Something that was definitely new in Frydman’s talk was an announcement that the most recent paper he and Goldman, Juselius and Johansen had completed had just been submitted to the American Economic Review. Yes, he actually mentioned the name of the journal, which is a bit unusual. Of even more interest was his ensuing comment, said with a smile, that he did not have high hopes for acceptance. It got a laugh from the audience, but it struck me as being quite serious. It touches on the basics about quality measures in research. Normally, publishing in a journal like AER would be taken as a good sign. But clearly, in the case of these authors, who challenge Stasi thought uniformity, an acceptance would be a failure. It would mean that they are part of the uniformity they try to escape. So my guess is that Frydman actually hopes for a rejection, as this will confirm that he is up against Orwellian forces. If they are accepted at the AER, all he and Goldberg have written about the profession is at worst wrong, or at best outdated. So, conventional success would be failure for the new thinkers. This is the core issue: How is quality measured of truly new thinking? Is it of good quality when it is acknowledged by some academics, but not the majority? Is it bad quality if the majority embraces it?

All these important scientific matters did not get much attention in the press (and what they did pick up, they mostly got all wrong). What did get a lot of attention, on the other hand, was that George Soros himself came for the opening. This fact made me arrive in good time, as I anticipated that the conference venue and surroundings would be blocked by “Occupy Wall Street”-type protesters. After all, we are talking about a financial speculator of Olympic proportions who more or less singlehandedly brought down the British Pound in the early 1990s and who is convicted for insider trading in France. I reckoned he would be the symbol of all the financial speculation everybody is turning against after the crises started. But there were no protesters in sight. I found out that I was completely out of sync with reality. Soros is now considered a “good” speculator (whatever that is), and his criticism of financial speculation in recent times and his philanthropic activities have apparently made him politically correct. The most left-wing newspaper in Denmark gave him relatively good press, and they are normally hunting down anybody earning more than a million a year (in whatever currency).

Soros was featured in a conversation with my colleague Niels Thygesen, where the subject was mainly the current European crisis. Soros was not optimistic for the Euro, and conveyed a quite strong aversion towards Germany and the leading role it plays. Also he criticized the ECB’s alleged adoption of a “German Bundesbank model” of anti-inflationary policies. Much to my surprise, Soros saw such a price-stability objective as one that could be compatible with deflation. In relation to the main subject of the event, Soros mentioned that he had never examined rational expectations as he found it unrealistic. But he mentioned quite a few alternative theories he had developed over the years.

Finally, it was interesting that several speakers felt a need to emphasize their nationality, ethnicity and religion. This is normally, for good reasons, considered irrelevant at academic events. I will, however, follow suit and note that I am as pale as one can be, and born in the outskirts of Aarhus, which is located in Jutland, Denmark (and I have no God that I know of). A prominent feature of people from Jutland is humility. That is why I cannot help ending my ramblings by noting that this new center is simply doing what such a center should do (and is going to do): Carry on basic research on a high level. But apparently, to get attention and money, one must as a minimum present one’s work as revolutionary and as a complete change of paradigm, while desecrating years of “failed thinking” in the profession. With my ethnic background, I am not cut for that game.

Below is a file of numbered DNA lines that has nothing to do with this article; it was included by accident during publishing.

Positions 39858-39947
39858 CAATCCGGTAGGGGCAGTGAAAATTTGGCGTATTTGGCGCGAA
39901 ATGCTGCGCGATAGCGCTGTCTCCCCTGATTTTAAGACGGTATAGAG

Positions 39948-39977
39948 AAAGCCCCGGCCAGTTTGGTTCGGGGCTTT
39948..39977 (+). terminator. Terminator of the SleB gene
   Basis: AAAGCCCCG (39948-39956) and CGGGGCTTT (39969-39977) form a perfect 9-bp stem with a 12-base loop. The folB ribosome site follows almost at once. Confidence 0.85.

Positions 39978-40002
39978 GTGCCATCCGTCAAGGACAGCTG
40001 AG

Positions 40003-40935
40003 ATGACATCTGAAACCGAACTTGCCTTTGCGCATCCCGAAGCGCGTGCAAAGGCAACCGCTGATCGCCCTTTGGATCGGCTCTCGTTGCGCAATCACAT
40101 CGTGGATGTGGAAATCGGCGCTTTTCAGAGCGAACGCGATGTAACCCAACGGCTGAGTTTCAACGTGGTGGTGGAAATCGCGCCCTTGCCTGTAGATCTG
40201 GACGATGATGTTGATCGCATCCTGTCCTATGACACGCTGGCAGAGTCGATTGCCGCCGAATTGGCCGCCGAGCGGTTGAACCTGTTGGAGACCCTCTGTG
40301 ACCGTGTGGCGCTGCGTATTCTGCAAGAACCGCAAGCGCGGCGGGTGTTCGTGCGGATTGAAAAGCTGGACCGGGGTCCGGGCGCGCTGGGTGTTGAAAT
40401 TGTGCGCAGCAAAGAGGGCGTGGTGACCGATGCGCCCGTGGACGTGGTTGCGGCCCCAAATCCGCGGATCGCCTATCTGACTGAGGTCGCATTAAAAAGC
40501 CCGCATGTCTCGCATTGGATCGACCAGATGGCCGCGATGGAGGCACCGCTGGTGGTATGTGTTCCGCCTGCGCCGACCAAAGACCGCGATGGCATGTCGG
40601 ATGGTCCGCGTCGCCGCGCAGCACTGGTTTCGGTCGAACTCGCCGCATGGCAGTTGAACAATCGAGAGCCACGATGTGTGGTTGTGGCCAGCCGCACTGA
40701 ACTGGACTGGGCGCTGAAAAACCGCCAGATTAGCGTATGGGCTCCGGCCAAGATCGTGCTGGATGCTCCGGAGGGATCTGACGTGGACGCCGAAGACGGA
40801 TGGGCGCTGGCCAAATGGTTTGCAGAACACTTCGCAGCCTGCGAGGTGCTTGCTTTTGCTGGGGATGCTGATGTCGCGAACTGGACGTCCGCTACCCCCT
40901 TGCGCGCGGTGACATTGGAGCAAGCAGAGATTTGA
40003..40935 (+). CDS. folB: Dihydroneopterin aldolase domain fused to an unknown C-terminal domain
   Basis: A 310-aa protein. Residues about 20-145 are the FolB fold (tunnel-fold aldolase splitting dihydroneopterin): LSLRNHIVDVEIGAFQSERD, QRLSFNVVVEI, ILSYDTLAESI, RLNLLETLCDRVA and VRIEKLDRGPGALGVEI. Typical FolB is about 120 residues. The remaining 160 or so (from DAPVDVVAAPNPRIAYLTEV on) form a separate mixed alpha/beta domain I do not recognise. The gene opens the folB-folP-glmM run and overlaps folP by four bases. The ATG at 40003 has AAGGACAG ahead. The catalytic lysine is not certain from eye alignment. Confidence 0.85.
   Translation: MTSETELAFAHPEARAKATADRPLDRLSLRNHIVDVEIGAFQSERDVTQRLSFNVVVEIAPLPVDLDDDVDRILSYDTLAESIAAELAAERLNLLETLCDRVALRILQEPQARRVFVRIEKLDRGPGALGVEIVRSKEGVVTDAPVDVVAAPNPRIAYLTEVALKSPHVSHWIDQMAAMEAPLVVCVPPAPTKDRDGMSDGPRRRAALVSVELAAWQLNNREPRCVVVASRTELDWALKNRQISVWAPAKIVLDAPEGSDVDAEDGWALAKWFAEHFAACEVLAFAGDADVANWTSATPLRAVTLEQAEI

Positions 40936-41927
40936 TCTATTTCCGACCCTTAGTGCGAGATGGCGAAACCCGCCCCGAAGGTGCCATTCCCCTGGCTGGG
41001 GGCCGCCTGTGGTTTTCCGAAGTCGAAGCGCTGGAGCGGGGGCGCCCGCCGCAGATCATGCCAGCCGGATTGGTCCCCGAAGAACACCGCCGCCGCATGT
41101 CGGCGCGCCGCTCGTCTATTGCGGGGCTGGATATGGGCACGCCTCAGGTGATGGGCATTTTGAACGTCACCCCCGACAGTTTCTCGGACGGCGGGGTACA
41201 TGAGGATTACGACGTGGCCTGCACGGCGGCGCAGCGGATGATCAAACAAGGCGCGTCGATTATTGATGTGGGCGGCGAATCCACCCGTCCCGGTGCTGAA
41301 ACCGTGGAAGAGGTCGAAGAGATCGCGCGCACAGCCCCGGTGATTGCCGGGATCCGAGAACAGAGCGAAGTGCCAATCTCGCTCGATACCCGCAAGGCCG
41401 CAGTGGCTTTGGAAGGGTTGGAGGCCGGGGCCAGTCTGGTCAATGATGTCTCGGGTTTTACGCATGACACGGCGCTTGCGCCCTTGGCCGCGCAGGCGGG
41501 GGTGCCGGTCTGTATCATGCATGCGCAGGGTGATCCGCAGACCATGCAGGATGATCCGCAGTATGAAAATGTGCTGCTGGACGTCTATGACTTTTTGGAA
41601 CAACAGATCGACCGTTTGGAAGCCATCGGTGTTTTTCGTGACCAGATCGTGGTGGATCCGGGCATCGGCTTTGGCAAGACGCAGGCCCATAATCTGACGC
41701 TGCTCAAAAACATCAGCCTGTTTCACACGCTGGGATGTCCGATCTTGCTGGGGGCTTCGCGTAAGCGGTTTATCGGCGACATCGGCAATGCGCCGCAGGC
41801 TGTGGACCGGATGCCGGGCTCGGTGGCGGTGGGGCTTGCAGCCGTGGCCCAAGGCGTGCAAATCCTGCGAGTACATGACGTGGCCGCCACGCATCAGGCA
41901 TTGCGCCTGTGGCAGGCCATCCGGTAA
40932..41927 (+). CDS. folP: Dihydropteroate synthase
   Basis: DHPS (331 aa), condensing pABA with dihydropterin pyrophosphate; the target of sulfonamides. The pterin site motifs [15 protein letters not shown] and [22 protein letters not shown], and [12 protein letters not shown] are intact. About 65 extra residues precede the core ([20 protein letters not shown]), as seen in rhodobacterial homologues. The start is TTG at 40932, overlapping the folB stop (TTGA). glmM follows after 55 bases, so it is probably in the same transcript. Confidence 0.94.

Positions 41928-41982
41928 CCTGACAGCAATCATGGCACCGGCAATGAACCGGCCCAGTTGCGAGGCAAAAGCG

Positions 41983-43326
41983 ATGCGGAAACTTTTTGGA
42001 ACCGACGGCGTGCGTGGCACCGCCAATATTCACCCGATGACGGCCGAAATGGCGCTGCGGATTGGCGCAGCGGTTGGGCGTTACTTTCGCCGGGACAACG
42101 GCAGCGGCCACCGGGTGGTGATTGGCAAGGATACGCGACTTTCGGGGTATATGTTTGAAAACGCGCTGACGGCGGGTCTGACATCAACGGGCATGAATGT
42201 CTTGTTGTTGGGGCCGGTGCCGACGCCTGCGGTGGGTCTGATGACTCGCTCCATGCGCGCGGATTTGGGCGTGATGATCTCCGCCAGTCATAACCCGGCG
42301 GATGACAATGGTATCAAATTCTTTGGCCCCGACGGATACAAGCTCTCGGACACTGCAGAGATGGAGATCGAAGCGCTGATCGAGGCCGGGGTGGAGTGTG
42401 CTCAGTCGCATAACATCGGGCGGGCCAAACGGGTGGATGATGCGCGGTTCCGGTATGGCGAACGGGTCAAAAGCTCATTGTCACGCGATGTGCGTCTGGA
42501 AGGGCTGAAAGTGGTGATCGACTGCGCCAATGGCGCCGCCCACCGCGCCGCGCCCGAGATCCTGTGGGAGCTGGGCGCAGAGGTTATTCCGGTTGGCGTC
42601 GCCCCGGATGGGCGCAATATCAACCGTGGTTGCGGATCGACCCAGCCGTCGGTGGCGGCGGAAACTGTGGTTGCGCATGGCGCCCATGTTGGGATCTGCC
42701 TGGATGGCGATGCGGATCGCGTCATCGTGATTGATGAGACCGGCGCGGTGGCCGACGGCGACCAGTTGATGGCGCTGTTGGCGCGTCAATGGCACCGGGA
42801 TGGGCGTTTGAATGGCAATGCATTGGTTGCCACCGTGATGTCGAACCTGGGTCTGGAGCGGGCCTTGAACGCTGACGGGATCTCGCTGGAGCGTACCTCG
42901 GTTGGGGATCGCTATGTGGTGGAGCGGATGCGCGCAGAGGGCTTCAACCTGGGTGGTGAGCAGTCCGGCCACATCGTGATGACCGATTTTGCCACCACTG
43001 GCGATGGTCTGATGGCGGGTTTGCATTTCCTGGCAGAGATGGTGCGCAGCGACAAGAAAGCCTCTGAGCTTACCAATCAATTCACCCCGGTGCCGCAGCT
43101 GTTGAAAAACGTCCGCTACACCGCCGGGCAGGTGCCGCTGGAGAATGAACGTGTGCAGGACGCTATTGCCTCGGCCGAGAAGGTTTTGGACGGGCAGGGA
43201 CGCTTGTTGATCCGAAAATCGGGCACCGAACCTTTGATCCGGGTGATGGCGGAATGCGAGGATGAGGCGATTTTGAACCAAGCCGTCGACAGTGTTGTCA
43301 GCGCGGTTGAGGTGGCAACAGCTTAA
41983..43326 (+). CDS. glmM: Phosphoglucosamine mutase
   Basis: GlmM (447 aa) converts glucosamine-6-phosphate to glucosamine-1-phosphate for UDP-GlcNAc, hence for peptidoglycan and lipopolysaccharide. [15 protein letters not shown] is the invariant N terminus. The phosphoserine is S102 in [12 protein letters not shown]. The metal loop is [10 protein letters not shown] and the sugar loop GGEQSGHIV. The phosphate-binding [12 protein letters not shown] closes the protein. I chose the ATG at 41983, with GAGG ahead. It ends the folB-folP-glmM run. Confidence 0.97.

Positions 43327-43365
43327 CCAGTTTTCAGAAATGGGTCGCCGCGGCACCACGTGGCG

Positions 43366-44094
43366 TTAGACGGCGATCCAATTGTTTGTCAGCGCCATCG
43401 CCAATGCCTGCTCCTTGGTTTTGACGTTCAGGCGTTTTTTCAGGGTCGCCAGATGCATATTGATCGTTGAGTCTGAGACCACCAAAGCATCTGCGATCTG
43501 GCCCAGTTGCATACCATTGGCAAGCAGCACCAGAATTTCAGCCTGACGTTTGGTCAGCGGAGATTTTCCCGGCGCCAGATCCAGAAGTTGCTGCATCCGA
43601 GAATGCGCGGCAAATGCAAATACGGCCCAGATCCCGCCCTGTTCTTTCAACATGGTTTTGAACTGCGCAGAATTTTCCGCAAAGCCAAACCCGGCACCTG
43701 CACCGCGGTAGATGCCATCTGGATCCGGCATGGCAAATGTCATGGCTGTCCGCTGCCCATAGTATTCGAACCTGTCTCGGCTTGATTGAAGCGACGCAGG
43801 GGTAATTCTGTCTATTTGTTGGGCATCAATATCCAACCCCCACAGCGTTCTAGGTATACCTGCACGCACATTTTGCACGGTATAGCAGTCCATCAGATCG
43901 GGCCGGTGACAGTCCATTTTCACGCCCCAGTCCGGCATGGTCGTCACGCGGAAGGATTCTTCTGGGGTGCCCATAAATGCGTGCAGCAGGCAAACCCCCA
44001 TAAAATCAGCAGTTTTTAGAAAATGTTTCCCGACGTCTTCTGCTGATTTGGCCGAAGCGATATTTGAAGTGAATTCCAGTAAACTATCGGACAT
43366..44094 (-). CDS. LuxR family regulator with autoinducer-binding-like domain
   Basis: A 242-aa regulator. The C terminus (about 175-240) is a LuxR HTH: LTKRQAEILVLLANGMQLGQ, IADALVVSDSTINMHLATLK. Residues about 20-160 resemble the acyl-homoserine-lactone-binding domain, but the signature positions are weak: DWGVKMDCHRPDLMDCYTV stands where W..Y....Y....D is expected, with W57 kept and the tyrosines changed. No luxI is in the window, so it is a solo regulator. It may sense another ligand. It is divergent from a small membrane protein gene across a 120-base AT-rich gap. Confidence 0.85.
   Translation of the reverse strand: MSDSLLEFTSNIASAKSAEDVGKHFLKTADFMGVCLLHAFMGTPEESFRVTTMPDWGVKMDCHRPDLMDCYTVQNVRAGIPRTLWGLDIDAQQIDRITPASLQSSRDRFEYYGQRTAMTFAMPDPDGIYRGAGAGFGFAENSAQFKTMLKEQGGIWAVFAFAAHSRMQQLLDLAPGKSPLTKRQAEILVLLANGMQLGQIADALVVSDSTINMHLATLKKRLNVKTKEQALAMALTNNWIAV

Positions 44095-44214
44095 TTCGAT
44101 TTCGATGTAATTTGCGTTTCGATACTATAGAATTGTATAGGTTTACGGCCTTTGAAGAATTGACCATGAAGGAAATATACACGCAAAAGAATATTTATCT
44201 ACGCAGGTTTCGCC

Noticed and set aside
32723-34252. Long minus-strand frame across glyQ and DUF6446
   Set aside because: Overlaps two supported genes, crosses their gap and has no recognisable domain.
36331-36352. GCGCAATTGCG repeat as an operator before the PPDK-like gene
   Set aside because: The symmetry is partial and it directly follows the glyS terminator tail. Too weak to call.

But I do acknowledge that for a festive occasion, the truth that “we are going to do what we have always been doing” is definitely not a good sales pitch.

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4 Responses to When ”failure” in economics is ”success” and vice versa?

  1. Adam says:

    Dear Henrik,
    Thank you for an interesting and very funny blog-post. It is always nice to have someone who dares to act as the little boy in the Hans Christian Andersen fairytale “The Emperor’s New Clothes”.
    Keep it up :)
    - Adam

  2. Andreas says:

    Thank you for a very interesting post.
    Thoughts on IKE by more conventional economists are indeed appreciated.

    Also:
    “The most left-wing newspaper in Denmark gave him relatively good press, and they are normally hunting down anybody earning more than a million a year (in whatever currency)”.
    Just priceless

    Best
    Andreas

  3. Casper Nordal says:

    Dear Henrik,
    Thanks for a great post!
    I truly enjoying your remark about the AER submission dilemma. How in fact would one, as an ‘academic rebel’, measure his/her success?
    Perhaps any measure of success would be carried out under the old paradigm, and then futile under a new?
    /Casper

  4. GF says:

    In a seminar back in the mid-1980s, in response to something Kenneth Binmore, the speaker, said, Roman Frydman, like an excited little school boy, exclaimed, “That idea is in Hayek!” Binmore calmly and pungently replied, “I’m willing to bet you can also find it in Pythagoras, Zeno, Plato, and Aristotle.” Over the past nearly 25+ years, it appears, Frydman hasn’t developed any additional intellectual maturity; his student, Goldberg, never had much to start with. Johansen, of course, is a scholar who has made tremendously important contributions. Why has he hooked up with those guys?